Teenager Ahed Tamimi could face years in Israeli prison

Protesters holding posters of Khalida Jarrar and Ahed Tamimi to show solidarity with Palestinian prisoners held in Israeli jails on 1 January in Gaza City.

Ashraf Amra APA images

The Israeli military filed 12 charges on Monday against Palestinian teenager Ahed Tamimi.

The 16-year-old, who was filmed in an encounter with soldiers in her home village of Nabi Saleh last month, could remain in Israeli prisons for years if convicted on charges including throwing stones, incitement and assaulting and threatening a soldier.

Israel’s military tribunals are notorious for their near-100 percent conviction rate against Palestinians.

In an interview with The Real News last week, Ahed’s father Bassem Tamimi described his daughter’s 19 December arrest in a night raid on the family’s occupied West Bank home.

He also repeated his contention that one of the soldiers Ahed is accused of “assaulting” had earlier shot in the face and severely injured Ahed’s 15-year-old cousin Muhammad Fadel Tamimi.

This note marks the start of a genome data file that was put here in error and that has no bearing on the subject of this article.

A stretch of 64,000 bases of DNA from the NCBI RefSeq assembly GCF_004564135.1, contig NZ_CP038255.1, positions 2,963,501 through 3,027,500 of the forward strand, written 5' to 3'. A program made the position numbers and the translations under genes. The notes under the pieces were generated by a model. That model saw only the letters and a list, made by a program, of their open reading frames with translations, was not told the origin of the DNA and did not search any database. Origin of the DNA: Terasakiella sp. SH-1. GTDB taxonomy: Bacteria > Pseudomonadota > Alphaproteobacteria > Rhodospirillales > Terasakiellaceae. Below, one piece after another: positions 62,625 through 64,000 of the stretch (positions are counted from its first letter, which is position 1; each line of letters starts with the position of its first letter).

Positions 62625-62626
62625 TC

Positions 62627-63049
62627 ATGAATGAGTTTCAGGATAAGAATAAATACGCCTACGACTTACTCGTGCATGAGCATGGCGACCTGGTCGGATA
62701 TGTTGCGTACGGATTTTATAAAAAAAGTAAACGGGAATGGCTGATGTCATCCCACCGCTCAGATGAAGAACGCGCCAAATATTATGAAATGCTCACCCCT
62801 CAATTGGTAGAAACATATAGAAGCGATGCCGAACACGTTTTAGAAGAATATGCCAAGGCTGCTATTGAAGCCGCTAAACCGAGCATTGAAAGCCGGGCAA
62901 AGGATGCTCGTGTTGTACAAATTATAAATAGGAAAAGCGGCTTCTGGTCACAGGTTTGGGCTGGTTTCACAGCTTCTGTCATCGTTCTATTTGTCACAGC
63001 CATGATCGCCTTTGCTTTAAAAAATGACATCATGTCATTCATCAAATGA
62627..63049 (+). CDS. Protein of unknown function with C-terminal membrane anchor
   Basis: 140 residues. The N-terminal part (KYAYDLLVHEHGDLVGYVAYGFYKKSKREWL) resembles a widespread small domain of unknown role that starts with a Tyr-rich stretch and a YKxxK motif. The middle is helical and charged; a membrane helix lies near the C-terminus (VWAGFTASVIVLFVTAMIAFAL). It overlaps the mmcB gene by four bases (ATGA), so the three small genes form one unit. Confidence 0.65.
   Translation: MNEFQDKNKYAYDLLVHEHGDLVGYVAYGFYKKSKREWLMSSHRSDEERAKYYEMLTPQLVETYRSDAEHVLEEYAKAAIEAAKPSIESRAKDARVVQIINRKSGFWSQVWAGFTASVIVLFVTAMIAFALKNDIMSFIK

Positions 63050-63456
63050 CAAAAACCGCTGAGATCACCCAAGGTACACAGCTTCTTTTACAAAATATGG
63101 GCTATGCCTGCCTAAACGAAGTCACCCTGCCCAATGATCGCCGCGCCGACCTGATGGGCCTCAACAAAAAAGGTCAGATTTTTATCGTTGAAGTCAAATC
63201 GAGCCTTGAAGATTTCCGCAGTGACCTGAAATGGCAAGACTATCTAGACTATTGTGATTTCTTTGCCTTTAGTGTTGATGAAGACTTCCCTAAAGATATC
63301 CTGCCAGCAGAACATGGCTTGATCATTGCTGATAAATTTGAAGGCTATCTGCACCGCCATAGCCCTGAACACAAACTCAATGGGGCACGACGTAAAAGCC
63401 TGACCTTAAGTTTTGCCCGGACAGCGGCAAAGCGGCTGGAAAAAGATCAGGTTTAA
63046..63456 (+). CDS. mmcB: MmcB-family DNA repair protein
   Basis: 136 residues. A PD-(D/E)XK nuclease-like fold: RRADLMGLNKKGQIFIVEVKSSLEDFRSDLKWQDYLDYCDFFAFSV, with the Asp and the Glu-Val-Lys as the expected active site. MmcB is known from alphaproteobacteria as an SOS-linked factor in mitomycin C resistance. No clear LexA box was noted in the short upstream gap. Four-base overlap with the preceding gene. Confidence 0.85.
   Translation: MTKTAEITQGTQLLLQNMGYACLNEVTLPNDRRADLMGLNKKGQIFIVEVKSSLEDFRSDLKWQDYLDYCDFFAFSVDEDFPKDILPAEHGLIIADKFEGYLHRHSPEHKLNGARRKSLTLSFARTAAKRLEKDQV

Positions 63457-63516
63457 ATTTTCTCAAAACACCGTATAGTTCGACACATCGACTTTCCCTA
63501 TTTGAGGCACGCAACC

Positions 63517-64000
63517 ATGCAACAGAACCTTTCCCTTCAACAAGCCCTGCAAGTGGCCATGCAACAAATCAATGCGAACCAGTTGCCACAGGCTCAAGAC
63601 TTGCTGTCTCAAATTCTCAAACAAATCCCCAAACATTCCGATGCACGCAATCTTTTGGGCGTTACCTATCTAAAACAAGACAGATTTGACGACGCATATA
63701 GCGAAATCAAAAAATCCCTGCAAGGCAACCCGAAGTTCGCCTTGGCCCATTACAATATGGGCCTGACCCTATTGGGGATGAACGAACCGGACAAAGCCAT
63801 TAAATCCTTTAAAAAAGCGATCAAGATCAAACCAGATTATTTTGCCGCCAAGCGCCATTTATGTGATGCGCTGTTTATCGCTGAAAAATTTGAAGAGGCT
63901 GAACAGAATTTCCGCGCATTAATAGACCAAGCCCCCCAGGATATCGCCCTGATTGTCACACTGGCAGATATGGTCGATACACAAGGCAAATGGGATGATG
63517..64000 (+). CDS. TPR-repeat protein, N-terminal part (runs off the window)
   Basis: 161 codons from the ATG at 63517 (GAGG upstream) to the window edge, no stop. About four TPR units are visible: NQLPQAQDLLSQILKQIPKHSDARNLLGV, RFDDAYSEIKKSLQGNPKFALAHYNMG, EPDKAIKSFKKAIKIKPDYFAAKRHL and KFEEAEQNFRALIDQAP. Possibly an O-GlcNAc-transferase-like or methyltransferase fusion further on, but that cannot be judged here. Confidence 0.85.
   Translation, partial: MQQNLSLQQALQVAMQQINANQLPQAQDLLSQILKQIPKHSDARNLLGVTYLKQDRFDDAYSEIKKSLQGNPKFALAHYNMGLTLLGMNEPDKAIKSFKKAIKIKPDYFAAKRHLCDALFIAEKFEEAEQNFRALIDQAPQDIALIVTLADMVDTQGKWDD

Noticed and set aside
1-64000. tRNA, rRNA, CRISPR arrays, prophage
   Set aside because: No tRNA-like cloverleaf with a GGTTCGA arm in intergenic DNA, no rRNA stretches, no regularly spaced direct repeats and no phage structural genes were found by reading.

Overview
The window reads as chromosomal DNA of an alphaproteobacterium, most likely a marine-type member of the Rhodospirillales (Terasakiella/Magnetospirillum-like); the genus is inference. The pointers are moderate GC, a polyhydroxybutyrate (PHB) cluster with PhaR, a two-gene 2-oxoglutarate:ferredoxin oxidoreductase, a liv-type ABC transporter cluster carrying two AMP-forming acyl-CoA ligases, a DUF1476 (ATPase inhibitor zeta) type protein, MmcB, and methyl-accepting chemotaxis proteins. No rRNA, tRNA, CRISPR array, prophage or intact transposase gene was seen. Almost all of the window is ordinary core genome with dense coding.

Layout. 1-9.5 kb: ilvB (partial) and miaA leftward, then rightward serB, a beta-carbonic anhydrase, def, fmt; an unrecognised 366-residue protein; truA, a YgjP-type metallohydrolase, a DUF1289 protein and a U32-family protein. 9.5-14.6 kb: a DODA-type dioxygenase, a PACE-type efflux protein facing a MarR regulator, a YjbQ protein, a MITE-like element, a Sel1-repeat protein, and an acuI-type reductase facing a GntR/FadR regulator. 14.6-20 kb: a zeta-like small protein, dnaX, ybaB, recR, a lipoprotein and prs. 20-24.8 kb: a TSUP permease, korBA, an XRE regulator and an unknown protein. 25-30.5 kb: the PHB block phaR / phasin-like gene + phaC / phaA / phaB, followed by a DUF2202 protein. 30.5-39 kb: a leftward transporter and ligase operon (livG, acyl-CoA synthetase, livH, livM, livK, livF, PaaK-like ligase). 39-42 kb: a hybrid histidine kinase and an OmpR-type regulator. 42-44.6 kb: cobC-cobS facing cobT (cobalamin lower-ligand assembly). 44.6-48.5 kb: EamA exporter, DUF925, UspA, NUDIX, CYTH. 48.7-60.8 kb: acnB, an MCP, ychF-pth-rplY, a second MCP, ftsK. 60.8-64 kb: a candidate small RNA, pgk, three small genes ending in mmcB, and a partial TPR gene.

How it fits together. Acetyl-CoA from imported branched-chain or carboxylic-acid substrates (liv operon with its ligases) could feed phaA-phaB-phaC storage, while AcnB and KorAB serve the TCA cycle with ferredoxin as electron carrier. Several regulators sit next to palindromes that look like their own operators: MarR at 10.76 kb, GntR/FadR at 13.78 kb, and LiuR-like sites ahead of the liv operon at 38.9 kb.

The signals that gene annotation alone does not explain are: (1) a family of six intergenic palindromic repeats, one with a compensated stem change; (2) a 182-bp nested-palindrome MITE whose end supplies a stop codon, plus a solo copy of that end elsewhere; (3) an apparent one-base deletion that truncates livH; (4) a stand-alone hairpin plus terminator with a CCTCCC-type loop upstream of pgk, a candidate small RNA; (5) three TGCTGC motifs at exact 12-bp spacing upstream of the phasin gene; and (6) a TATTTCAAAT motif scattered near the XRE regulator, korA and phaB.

Ahed and her cousin Nour attempted to remove two Israeli soldiers from the family’s property.

Ahed was seen in a video lightly slapping and shoving one of the armed men.

Ahed, Nour and Ahed’s mother Nariman, were all detained by the army following the circulation of the video amid calls by Israeli leaders for revenge against the family.

Ahed is one of more than 300 Palestinian children currently in Israeli military custody.

Nariman is also facing charges of “incitement” for live-streaming the incident.

Nour, 20, was due to be released on Monday, but was also charged on Sunday with aggravated assault and interfering with a soldier’s duties.

According to her father Naji Tamimi, she remained in custody following an appeal against her release by the Israeli military prosecutor.